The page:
DEKALB COUNTY, Ala. (WHNT) -- One possible solution to the state's prison overcrowding is causing some concern in local sheriff's offices. The prison reform bill is slated to go into effect next year, and some local sheriffs are concerned about the impact the measure could have on their departments and jails.
DeKalb County Sheriff Jimmy Harris is one of those, adding the measure could affect the county itself as well as the jail. "We're going to get the bad end of this deal," he says.
Part of the bill creates a new "Class D" felony classification. With that the bill aims to steer those non-violent offenders out of the overcrowded state prisons, and provides a layout for alternatives.
One avenue could potentially transfer some inmates to county jails.
Sheriff Harris says with minimal funding to house and feed those inmates, any medical costs would fall back locally. "We're going to have to pay for all of that. The county has to pay for all of that," he says, in regard to the medical costs.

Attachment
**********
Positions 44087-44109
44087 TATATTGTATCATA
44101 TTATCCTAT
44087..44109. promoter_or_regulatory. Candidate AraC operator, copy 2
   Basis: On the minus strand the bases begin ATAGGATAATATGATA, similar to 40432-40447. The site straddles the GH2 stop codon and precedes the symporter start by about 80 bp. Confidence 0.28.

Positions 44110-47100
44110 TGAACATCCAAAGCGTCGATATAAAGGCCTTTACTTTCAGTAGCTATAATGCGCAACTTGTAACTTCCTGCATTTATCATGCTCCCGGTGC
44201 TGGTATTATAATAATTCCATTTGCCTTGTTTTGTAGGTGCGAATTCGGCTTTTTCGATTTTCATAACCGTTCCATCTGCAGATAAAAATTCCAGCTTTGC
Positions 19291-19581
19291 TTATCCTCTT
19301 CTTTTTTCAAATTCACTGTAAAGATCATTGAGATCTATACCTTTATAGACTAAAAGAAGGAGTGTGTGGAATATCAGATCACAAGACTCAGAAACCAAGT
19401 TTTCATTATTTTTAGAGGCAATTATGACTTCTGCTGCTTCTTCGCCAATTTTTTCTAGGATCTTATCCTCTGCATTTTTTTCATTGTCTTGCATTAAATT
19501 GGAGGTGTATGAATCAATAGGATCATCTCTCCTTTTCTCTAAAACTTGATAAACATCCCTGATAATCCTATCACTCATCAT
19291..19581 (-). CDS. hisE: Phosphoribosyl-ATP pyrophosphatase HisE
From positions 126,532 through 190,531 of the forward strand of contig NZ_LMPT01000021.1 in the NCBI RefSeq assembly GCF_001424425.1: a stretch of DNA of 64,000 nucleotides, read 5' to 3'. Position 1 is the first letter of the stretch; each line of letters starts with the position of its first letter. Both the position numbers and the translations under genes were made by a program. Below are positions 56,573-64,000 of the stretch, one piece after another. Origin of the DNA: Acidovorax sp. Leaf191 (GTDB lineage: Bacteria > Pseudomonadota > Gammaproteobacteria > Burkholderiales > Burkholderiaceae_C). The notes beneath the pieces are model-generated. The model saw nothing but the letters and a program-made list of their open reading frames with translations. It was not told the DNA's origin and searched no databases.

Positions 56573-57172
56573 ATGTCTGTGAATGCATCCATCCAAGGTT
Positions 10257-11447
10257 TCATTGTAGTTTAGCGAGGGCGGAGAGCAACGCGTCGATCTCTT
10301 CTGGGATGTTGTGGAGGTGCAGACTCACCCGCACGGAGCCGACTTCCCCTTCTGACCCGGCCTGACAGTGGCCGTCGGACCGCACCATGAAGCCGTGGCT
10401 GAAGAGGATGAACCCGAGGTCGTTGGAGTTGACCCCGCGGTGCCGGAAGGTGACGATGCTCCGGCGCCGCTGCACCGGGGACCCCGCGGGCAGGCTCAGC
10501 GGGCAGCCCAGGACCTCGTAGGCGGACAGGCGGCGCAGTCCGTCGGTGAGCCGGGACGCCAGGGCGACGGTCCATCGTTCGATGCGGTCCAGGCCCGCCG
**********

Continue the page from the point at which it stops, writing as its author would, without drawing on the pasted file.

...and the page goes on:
Harris worries the potential population increase will leave minimal room for the county's offenders. Several come from cities and towns. "A lot of cities have shut their jails down. They have nowhere to put them now," Sheriff Harris explains.
The sheriff says staffing issues are a concern as well.
State officials say the prisons are overcrowded to the point that federal intervention is a threat, which they say would have a substantial impact on taxpayers.
County leaders say the bill's potential implications on the county -- like the inmates' medical costs -- are a concern and will be addressed if they come up.
In neighboring Jackson County, the sheriff's office says it's concerned the bill could cause costs to increase, which would fall back on the county.
State officials say the bill was scrutinized by multiple entities like district attorney's offices, county commission officials, and sheriffs from across the state.
The bill is expected to go into effect at the end of January, provided the funding is there.